SpaceIL, the nonprofit Israeli initiative whose spacecraft crashed on the moon two years ago, says that it has secured $70 million in funding to make a second attempt at a lunar landing.
SpaceIL says the new pledges mean that it has raised almost all of the $100 million it estimates is needed for the mission to meet its 2024 launch target.
SpaceIL says the funding will come from South African-Israeli billionaire Morris Kahn, who bankrolled much of the first mission, French-Israeli billionaire Patrick Drahi, and South African philanthropist Martin Moshal, co-founder of venture capital firm, Entree Capital.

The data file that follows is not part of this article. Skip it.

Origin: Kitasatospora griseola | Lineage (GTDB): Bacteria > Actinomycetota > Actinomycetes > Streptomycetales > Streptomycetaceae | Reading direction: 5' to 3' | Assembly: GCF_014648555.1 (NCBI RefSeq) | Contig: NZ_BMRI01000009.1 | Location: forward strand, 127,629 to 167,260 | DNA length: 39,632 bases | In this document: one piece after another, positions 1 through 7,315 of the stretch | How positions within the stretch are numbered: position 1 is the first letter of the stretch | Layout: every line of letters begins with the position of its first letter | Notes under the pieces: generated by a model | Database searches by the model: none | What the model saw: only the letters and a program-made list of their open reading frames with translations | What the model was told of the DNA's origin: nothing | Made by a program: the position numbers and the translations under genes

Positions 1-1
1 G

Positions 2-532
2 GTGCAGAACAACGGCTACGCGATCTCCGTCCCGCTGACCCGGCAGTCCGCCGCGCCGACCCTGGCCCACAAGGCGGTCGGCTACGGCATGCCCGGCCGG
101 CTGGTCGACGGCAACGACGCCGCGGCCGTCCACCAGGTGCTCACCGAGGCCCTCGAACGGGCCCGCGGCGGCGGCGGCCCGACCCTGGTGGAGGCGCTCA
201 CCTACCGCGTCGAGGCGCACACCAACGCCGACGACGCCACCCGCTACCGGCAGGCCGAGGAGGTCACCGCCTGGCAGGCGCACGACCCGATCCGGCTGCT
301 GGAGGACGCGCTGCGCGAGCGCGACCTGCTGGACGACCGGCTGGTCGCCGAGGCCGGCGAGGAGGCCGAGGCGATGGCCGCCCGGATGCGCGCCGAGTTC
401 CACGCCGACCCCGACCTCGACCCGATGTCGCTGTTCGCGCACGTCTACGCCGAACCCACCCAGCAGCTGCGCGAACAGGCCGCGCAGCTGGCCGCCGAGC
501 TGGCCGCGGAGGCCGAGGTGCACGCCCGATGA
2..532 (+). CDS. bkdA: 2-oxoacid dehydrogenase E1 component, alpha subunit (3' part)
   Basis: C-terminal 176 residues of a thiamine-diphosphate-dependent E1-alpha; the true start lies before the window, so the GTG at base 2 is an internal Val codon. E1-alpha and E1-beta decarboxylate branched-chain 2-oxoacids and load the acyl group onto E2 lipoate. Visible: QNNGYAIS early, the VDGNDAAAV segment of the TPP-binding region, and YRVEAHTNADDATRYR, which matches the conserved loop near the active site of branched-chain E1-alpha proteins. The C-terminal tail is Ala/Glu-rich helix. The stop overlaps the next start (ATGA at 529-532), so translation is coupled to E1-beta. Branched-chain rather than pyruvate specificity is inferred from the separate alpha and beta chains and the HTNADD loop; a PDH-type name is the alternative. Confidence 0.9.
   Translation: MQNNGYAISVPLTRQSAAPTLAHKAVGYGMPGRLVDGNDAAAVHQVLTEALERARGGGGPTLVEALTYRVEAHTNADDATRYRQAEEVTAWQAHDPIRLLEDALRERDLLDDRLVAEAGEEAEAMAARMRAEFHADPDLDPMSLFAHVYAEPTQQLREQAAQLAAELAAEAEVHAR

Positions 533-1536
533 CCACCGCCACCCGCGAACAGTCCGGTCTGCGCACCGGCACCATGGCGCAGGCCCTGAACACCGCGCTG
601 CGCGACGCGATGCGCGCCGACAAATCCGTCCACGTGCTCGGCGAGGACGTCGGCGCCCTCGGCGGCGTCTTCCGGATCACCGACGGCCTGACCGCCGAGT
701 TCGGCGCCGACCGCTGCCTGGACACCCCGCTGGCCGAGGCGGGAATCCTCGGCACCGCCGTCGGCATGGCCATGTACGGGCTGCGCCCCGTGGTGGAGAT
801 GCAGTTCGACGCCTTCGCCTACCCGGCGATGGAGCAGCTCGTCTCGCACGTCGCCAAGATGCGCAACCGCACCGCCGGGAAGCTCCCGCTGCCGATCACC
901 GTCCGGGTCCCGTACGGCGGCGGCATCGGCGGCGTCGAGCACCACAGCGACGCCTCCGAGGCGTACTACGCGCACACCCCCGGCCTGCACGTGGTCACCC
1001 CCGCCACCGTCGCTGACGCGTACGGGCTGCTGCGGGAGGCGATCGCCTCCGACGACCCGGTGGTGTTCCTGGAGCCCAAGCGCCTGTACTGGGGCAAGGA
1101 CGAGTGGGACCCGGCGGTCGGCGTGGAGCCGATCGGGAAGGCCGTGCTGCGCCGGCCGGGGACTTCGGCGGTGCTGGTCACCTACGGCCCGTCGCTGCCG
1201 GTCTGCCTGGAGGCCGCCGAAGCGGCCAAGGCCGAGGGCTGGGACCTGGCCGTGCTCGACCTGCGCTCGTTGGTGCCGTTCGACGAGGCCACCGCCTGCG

The first “Beresheet,” or “Genesis” spacecraft, built by SpaceIL and state-owned Israel Aerospace Industries, crashed into the moon moments before touchdown in April 2019, falling short in its attempt to become the first privately funded lunar landing.
Read more at Times of Israel.